New benefit rules forcing claimants to wait at least five weeks before they receive any cash will increase demand on food banks, says the TUC.
Under current rules new claimants have to wait an average of two weeks before they receive their first benefit payment. But with the introduction of Universal Credit new claimants will not be eligible for any financial support during the first week of their claim, and will then have to wait a further month before any benefits are paid.
The warning comes in response to a cross-party inquiry into hunger and child poverty, which found that delays in benefit payments is one of primary reasons for soaring numbers of food bank users.
In the last year the food bank charity Trussell Trust helped more than 900,000 people with three-days worth of emergency food aid, with some experts suggesting the true extent of food poverty in the UK could be in the millions.
The new five-week wait for benefits will not only affect people who are unfortunate enough to be made redundant, but also anyone who is unable to continue working due to ill-health or disability – regardless of how long they’ve been in work or how much they’ve paid in National Insurance contributions.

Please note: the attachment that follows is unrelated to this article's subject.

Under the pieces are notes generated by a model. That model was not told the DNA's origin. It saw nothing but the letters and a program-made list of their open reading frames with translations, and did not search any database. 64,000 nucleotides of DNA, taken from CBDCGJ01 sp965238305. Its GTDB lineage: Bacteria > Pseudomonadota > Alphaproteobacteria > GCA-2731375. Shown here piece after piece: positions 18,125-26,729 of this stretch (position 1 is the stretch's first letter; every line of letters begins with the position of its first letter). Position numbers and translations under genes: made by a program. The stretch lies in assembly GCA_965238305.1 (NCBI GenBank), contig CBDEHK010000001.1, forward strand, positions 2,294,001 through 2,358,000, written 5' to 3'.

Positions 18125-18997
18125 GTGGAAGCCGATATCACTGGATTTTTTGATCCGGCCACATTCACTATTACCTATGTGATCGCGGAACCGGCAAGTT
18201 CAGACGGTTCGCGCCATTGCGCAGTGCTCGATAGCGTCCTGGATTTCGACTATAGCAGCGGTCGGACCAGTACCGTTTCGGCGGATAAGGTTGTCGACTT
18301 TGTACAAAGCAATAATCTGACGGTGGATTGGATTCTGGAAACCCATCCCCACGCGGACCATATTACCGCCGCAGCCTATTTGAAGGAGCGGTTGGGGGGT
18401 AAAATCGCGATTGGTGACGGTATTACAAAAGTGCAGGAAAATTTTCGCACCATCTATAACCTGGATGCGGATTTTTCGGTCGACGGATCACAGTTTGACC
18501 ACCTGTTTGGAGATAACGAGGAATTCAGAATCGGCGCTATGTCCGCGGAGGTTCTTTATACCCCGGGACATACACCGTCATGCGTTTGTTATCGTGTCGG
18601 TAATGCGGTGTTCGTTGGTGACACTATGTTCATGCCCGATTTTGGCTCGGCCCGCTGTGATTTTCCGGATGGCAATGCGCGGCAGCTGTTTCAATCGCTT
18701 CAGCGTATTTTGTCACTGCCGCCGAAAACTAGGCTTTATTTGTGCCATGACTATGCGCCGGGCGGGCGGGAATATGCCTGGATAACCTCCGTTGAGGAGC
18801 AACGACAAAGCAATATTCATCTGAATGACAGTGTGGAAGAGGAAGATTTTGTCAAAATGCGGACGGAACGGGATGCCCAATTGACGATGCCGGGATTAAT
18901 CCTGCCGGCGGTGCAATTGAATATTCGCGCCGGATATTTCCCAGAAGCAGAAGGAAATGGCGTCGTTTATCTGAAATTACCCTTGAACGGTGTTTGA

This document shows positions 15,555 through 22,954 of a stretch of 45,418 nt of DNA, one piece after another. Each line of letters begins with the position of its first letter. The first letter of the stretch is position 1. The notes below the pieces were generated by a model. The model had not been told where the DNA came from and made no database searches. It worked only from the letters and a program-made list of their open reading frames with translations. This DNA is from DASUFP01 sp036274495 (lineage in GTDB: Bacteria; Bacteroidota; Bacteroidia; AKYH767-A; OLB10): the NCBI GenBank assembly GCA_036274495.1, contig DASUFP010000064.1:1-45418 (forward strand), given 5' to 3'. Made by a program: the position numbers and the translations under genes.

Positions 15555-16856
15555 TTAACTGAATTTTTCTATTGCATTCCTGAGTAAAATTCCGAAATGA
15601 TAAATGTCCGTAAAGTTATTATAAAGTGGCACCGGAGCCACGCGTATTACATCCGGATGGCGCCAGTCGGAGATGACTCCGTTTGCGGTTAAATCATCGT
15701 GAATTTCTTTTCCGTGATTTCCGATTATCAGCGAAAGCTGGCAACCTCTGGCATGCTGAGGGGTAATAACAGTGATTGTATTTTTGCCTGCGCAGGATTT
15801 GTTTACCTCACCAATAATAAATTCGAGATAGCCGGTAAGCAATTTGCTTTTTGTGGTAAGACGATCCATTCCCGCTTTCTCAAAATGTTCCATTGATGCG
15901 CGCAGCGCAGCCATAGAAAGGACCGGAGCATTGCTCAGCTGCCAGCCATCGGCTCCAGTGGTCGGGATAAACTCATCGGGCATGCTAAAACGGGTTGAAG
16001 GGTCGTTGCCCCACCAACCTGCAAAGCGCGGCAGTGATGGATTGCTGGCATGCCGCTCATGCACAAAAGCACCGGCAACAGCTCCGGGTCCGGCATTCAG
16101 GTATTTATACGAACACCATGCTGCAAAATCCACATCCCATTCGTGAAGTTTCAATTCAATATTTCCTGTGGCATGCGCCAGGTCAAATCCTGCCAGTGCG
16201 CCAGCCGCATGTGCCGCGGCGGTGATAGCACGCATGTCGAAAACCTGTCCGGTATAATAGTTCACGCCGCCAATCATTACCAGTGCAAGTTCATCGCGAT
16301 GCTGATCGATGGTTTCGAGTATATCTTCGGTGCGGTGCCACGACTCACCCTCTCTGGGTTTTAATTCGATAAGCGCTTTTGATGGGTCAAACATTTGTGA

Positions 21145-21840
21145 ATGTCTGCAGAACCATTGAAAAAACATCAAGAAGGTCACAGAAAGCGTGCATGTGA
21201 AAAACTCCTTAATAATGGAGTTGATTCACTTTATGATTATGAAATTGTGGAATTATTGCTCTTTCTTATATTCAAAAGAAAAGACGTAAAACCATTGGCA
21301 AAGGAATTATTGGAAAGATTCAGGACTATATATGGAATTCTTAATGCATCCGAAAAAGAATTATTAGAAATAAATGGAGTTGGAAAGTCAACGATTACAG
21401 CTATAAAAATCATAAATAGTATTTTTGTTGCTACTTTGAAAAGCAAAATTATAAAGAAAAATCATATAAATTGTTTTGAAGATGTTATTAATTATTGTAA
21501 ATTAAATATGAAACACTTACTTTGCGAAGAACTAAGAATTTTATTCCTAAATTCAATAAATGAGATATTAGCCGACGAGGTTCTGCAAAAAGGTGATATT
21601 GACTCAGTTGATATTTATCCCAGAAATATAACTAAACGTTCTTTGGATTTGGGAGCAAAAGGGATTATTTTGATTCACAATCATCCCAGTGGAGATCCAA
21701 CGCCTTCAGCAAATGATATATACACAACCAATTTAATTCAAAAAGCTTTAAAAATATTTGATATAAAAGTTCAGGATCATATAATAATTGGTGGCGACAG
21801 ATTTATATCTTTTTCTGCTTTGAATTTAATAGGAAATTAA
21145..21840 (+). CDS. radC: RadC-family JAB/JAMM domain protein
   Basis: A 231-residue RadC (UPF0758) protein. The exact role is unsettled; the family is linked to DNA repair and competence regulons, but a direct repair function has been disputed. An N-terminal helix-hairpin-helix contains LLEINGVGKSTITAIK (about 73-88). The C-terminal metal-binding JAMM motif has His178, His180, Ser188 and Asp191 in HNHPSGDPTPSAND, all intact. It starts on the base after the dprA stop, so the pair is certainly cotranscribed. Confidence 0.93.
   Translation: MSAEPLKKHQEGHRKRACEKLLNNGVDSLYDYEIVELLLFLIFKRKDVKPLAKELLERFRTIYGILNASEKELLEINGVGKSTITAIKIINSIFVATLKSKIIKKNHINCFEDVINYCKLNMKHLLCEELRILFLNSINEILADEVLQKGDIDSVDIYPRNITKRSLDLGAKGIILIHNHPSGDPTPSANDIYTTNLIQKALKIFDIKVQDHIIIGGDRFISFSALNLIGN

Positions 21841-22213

A recent TUC poll found that 70% of people are worried about having to wait five weeks for benefits if they were to become unemployed.
TUC launched the ‘Saving Our Safety Net’ campaign earlier this year, which seeks to challenge the new rule and other benefit changes that undermine the social security system we all pay in to and could need at any moment.
TUC General Secretary Frances O’Grady said: “The government is introducing what amounts to a ‘food banks first’ policy for anyone who loses their job or becomes too sick or disabled to work.
“It’s unrealistic and unfair to make new claimants wait five weeks or more before they receive any cash.
“While it is right to deal with people who abuse the system, ministers are now undermining the social security safety net that any of us might need.
“The government’s welfare reforms are attacking people who have done nothing wrong at a time when they most need help.”
The DWP is sending new guidance to 700 job centres, informing them that they must make claimants aware of ‘short-term cash advances’ which may be available while their claim is processed.
Responding to the announcement, Labour MP Frank Field said: “It is vital both that emergency payments are made available and that they are actively publicised to prevent the need for using a food bank.”
He added the Government should take action to “limit the amount of time it takes to process a claim”.
Only a small number of people will be eligible for emergency support while they wait for the first benefit payment to come through, say the TUC.